Good UX Means Good Business
In a world where technology is rapidly advancing and user expectations are rising, it’s no longer enough to have an average user experience; to delight your users and surpass your competition you must strive for the exceptional.
Unless you’ve been living under a rock or have possibly gone full blackout mode in support of the occupy SOPA / PIPA festivities, undoubtedly you’ve heard of Responsive Web Design — RWD for all the hipsters who like their acronyms.
In this 4 part series, I will explain the following:
1. What Responsive Web Design Is.
2. What Does Responsive Web Design Mean For Normal Peeps.
3. Change In Our Methods & Thinking
4. A Quick Tutorial : “How-To” Create A Responsive Web Site.
What Is Responsive Web Design
Picture the ways in which you check your email, change your Facebook status, update your LinkedIn profile, Tweet an awesome dunk you saw on TV last night, and yes some still do this… edit your MySpace page. Now; think about all the mediums you’ve used to accomplish these tasks. A few of you probably said:
– Google TV
All these items have various screen resolutions, sizes, and standards. It’s quite possible that you’re using all of these mediums to do these daily tasks. Enter… Responsive Design. Responsive Design is the technique used in “Responding” to a users actions and screen size. Ideally this is done with use of flexible grids, flexible images, flexible videos, flexible fonts, and the main ingredient css media queries.
In May of 2010 Ethan Marcotte wrote an outstanding article on The List Apart introducing the term responsive web design. In the article he relates it to responsive architecture; which he said to be;
“how physical spaces can respond to the presence of people passing through them“.
Apply that theory to the web, and you can clearly start to paint the picture of where and what responsive design is today.
Back in October I attended a conference an annual conference held in St. Louis called Society and Design. I was fortunate enough to see the team that created The Boston Globe website (really the first popular responsive website) speak on the who, what where, why, how.. etc. Not 30 minutes into the session, I thought to myself, this sounds a whole lot like Adaptive Web Design right? Yes it does, but it’s not… sort of. Adaptive is the thought of form and function. How a user’s experience changes based on capabilities of the user’s browser and or device. For example:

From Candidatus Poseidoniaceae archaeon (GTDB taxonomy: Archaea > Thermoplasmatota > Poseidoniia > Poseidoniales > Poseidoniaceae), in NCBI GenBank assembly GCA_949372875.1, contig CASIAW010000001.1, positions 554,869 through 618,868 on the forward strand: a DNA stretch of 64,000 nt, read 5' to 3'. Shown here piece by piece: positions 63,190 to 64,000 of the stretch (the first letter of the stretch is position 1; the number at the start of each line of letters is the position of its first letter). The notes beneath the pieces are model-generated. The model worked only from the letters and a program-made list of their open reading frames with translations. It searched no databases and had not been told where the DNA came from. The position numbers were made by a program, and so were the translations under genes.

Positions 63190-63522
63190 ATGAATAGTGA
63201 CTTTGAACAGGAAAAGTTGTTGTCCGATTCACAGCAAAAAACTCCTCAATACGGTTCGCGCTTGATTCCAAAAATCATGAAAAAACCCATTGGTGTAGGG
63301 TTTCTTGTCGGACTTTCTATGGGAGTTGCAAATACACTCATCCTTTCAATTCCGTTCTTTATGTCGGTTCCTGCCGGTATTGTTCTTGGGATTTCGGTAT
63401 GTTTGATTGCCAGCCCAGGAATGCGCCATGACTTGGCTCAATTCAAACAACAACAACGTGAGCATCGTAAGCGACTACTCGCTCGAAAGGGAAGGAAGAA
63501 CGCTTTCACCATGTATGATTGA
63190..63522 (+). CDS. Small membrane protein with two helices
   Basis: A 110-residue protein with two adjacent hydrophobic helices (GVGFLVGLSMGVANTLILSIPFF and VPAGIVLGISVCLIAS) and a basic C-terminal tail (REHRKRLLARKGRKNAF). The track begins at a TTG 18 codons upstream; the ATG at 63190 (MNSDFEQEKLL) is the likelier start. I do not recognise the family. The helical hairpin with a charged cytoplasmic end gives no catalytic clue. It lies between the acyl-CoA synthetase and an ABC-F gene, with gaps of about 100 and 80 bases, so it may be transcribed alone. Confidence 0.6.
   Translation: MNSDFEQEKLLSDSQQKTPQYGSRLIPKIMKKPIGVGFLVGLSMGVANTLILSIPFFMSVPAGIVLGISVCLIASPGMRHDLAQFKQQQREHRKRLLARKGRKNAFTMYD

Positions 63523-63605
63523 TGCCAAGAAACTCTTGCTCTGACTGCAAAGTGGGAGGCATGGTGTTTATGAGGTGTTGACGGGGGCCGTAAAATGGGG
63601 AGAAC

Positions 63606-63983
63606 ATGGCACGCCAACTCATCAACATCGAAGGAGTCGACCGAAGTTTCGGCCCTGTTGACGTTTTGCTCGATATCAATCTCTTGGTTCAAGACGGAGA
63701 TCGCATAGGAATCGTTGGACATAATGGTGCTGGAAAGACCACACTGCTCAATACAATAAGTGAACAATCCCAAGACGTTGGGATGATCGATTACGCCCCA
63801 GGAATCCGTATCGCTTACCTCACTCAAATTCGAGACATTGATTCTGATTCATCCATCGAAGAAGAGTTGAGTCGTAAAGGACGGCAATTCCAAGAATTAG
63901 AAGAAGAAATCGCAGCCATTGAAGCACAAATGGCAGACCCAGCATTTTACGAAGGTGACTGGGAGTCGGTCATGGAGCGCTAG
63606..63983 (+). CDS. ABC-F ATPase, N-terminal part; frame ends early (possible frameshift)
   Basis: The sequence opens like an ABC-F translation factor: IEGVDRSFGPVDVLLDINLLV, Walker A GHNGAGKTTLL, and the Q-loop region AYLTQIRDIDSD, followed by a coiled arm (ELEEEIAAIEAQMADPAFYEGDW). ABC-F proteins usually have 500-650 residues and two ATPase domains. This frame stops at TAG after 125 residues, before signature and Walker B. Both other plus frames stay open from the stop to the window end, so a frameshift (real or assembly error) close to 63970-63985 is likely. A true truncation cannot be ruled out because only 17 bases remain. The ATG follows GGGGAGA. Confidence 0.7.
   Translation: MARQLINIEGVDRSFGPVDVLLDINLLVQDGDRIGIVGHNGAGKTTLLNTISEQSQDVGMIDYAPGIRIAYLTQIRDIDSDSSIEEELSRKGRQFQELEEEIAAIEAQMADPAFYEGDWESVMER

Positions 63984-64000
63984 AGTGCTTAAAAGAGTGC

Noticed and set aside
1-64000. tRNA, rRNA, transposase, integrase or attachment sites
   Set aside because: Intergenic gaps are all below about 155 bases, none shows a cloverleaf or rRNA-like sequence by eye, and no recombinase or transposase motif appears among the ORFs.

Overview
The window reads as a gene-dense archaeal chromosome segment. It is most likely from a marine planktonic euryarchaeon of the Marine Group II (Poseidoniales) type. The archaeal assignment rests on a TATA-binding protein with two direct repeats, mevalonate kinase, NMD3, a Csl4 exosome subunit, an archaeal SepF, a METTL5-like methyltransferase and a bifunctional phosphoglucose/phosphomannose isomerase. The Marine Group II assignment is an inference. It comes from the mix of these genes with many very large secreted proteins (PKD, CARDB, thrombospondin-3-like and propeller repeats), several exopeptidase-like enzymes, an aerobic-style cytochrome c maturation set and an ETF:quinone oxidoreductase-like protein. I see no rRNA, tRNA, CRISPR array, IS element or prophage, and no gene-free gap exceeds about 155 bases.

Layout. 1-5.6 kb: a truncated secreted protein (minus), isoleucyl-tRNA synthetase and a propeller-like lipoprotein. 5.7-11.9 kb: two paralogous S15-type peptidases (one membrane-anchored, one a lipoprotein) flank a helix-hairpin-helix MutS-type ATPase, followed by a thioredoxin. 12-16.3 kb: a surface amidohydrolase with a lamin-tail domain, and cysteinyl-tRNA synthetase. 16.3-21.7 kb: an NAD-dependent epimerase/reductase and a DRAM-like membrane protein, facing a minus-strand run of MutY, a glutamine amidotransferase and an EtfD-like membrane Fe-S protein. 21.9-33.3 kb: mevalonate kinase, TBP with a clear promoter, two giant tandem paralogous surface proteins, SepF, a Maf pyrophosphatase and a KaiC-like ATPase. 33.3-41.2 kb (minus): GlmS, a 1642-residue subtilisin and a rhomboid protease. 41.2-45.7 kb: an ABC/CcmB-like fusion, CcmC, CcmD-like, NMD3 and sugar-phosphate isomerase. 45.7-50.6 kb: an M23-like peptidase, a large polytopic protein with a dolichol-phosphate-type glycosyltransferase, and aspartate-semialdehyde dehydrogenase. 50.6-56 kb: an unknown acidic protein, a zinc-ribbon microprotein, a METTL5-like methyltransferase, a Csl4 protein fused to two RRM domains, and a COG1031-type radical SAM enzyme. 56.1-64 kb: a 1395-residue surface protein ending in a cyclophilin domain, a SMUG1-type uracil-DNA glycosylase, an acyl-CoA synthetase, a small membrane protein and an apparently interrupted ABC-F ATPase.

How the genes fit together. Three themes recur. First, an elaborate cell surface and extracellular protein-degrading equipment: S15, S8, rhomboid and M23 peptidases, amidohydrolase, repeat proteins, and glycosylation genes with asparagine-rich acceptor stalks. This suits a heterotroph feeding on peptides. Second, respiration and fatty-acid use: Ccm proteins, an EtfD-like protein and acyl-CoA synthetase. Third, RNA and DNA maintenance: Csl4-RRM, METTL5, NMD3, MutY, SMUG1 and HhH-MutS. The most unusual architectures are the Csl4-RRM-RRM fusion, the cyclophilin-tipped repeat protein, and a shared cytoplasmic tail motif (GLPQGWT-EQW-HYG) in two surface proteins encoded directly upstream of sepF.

* Does this browser support “x”? If so, apply “z”.
It was very important to the speakers that we as a community (web dudes and dudetts) understood what Adaptive techniques are compared to Responsive techniques and that they aren’t all that different in theory. Logic wise yes, and we’ll get to that in part 4.
Responsive Web Design is rapidly catching on. I like to compare it to the mobile web firestorm still going on today. A concept that is literally on fire and sweeping across the industry.
Below I’ve listed a few resources to get your knowledge on in the Responsive Web Design category. In part 2 we’ll talk about what this means to normal people like people who don’t sit in front of a computer all day and how these concepts can bring an interesting approach to the way we get our message across to them.
1. Ethan Marcotte’s Book – Responsive Web Design
2. Smashing Magazine : Responsive Web Design: What It Is and How To Use It
3. Gallery of Responsive Web Sites : Mediaqueri.es
Feel free to post comments and thoughts and I’ll try and address all of them in the next parts to this series.